Introduction to the pelvic floor and how exercises should be structured

Welcome! This is my pelvic floor master class! This introduction video will explain to you what the pelvic floor is, why it matters, and how this program takes your through 5 stages of exercise, each progressively more difficult, with the end result to be a strong and healthy pelvic floor.

As mentioned, program is decided into 5 stages. In each of the stages, there will be an education video and an exercise video. Make sure you watch the education video first. It will explain to you what exactly you should be thinking about while you are doing the exercise program. In the clinic, we spend as much time on the “education” component as we do on exercise. That’s because research has shown that you experience better results when you understand what and WHY you are doing what your doing. The education video will also explain how if you are doing the exercises correctly. Remember, its all about quality of movement. This is why many women will practice kegels for years and have no improvement! The education video will also give you a set of advancement criteria that you need to achieve before moving on to the next stage. You will complete the exercise video in that stage at least 4x/week until you are able to do all of the exercises while meeting the criteria. This structure mimics how I treat my patients in clinic. I give them only a few pelvic floor exercises, and I follow up with them regularly to ensure they are doing them properly. We ONLY advance to harder exercises when they have mastered the ones they are doing. This ensures their muscles have developed the strength foundation they need in order to progress.

First things first: what is the pelvic floor? The pelvic floor is a set of muscles that make up the bottom of the pelvis. It has three layers which have several functions in the body.

The first layer of muscles is the most superficial later and can actually be felt on the outside of the pelvis. This layer is mostly involved in sexual function. Dysfunction of this layer can greatly affect sexual function, and can also cause pain, burning, or pressure with sitting and light touch (even as light as the feeling of wearing undergarments).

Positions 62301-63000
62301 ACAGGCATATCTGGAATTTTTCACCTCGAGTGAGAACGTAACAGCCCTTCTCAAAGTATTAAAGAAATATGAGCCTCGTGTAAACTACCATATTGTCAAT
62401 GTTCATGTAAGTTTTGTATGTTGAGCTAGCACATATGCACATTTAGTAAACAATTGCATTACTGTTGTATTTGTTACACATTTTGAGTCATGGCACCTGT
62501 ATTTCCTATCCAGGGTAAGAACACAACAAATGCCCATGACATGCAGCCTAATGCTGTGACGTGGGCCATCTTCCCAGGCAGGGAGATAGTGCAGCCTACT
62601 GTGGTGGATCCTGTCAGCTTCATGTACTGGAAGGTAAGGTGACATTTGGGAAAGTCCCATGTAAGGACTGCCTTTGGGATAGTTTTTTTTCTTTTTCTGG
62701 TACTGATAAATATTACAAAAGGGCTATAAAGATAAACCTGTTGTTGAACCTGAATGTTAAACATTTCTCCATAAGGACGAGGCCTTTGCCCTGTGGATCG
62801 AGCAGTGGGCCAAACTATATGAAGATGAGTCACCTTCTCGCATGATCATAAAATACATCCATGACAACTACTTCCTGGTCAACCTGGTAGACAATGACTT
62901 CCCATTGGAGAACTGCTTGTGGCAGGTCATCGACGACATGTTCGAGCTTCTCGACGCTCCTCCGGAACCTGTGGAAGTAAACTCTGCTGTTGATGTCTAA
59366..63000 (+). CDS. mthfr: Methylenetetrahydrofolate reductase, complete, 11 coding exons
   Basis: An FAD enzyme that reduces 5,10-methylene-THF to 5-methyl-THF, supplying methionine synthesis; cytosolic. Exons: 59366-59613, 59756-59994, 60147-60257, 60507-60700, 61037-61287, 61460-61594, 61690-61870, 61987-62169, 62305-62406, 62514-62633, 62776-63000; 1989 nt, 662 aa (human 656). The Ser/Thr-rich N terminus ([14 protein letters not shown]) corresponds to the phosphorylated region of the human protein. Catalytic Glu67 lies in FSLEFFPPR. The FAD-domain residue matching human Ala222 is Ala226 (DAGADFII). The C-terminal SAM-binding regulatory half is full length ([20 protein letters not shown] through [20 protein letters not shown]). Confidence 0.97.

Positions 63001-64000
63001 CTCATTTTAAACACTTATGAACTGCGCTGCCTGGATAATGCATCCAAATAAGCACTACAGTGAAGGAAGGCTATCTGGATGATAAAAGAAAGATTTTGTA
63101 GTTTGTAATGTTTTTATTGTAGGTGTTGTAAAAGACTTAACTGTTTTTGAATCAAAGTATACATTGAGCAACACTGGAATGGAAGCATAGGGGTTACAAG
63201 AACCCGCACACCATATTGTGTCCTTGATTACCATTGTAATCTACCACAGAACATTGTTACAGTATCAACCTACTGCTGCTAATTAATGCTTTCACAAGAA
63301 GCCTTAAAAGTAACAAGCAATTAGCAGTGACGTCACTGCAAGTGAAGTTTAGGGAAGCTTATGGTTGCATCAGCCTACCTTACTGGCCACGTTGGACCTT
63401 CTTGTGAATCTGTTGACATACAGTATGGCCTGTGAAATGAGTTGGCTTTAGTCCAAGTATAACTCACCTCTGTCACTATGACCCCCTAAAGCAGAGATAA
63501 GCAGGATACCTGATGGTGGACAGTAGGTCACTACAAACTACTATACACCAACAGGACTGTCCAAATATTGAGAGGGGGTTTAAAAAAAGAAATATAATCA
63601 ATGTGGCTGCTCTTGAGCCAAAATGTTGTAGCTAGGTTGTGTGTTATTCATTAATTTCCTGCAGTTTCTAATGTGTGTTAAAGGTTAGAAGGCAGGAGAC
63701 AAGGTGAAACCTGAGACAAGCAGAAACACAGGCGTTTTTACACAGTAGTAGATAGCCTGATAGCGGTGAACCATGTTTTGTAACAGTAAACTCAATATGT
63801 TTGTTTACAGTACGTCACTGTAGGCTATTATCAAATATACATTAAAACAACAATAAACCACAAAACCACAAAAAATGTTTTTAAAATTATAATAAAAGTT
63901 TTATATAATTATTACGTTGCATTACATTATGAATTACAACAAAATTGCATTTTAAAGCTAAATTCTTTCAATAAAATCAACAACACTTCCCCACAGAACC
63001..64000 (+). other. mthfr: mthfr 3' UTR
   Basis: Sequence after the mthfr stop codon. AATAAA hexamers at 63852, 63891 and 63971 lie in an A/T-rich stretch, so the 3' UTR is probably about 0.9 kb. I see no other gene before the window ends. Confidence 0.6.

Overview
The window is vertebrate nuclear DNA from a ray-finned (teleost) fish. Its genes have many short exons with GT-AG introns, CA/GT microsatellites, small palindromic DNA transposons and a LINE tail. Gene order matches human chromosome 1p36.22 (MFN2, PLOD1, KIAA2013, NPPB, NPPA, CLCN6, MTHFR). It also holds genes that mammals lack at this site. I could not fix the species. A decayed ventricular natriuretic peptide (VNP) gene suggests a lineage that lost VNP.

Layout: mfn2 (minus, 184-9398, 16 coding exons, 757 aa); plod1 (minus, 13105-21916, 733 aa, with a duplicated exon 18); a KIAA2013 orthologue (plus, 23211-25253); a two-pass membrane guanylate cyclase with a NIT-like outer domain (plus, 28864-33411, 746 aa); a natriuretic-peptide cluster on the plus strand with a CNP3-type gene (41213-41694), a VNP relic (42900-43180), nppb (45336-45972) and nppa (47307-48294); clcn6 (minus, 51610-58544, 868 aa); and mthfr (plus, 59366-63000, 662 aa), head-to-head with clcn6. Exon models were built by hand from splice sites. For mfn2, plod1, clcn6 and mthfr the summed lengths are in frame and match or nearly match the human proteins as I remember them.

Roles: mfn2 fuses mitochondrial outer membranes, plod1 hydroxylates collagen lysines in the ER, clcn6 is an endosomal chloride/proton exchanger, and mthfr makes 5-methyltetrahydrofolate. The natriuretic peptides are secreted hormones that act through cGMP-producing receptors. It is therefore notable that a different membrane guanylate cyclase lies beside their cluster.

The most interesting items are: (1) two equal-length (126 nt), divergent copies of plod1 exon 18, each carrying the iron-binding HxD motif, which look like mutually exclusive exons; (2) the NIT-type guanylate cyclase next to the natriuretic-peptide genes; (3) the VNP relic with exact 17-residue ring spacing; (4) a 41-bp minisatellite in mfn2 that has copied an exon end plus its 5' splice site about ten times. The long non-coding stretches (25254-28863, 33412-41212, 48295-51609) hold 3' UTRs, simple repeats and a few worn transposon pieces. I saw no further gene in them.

The second layer is known as the “sphincter” layer. It primary function is to act as a sort of transitionary gateway between the first and third layer, and to open and close accordingly. It is primarily involved in continence.

The third layer is the innermost layer of the pelvic floor. This is the part of the pelvic floor that looks and acts like a hammock or trampoline. It is responsible continence, involved in stability of the core, and supports the organs above it. Dysfunction in this layer can lead bladder and bowel incontinence, pain with intercourse, low back and pelvic pain, and prolapse.

When we think about the pelvic floor and what it needs to optimally function, we cannot forget about all of the muscles that attach around the pelvic floor, to the outside of the pelvis. Though it is easy to think of the muscles on the “inside” and the “outside” of the pelvis as two separate systems, we must remember that issues in one can easily give dysfunction in the other, and vice-versa. Therefore, we must consider them one dynamic system and work on both, together, to create the perfect symmetry that is needed for good function.

If you are slightly overwhelmed by the above image, then its purpose has been achieved! The point of the above imagine is to demonstrate just that; that there is a lot going on in this area! Let’s break it down:

At the top you see the diaphragm. The flat, balloon like muscle at the bottom of the rib cage. When you contract it, its flattens down towards your belly button, which causes air to come into your lungs, ie. the diaphragm is the muscles that makes us breath.

At the inside of the pelvis. The muscles that run along the bottom of the pelvis are your pelvic floor muscles. This picture is a simplified version of all of the muscles. In reality, there are many small muscles that make up the pelvic floor.

On the outside of your pelvis. There are approx. 36 muscles that attach around your pelvis. This picture shows that muscles come and go from the pelvis, attaching anywhere from the back, the front, up the spine, and down the legs. The point of all of this is to show you how important it is to “isolate” the pelvic floor muscles during these exercises. It is much too easy to contract a muscle that is next to the muscle that we are trying to target.

Complete and Continue